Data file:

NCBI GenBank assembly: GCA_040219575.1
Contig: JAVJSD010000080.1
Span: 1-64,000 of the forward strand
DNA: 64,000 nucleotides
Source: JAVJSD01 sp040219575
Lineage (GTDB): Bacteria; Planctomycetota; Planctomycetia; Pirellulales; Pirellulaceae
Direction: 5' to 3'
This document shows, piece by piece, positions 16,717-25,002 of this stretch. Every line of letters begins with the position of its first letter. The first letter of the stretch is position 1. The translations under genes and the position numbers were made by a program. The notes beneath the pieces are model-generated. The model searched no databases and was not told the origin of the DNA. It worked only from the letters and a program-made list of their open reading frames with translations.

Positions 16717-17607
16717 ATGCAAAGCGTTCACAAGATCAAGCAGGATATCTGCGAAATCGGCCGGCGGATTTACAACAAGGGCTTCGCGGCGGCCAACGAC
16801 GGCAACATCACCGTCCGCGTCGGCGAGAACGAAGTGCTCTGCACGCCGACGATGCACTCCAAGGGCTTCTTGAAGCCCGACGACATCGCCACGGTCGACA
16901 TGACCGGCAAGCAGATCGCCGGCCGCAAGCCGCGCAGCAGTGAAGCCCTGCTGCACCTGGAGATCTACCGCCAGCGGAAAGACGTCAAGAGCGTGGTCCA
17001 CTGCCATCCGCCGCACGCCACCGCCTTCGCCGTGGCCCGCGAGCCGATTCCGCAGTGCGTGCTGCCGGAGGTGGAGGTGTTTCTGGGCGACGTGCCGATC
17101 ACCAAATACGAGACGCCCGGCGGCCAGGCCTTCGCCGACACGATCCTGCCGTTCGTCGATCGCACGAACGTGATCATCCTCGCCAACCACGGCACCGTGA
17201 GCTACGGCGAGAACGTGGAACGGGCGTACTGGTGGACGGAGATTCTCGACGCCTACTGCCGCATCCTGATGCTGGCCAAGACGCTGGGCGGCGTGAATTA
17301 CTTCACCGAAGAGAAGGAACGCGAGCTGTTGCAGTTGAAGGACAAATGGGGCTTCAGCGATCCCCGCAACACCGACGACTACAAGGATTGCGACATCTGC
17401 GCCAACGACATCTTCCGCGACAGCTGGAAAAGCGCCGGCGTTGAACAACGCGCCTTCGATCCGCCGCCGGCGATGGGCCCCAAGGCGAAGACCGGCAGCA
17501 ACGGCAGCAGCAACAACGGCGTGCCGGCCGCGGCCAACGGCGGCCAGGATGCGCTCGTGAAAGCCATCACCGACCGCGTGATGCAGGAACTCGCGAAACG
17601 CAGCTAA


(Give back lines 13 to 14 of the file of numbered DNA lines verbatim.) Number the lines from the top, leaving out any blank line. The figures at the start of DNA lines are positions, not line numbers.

17001 CTGCCATCCGCCGCACGCCACCGCCTTCGCCGTGGCCCGCGAGCCGATTCCGCAGTGCGTGCTGCCGGAGGTGGAGGTGTTTCTGGGCGACGTGCCGATC
17101 ACCAAATACGAGACGCCCGGCGGCCAGGCCTTCGCCGACACGATCCTGCCGTTCGTCGATCGCACGAACGTGATCATCCTCGCCAACCACGGCACCGTGA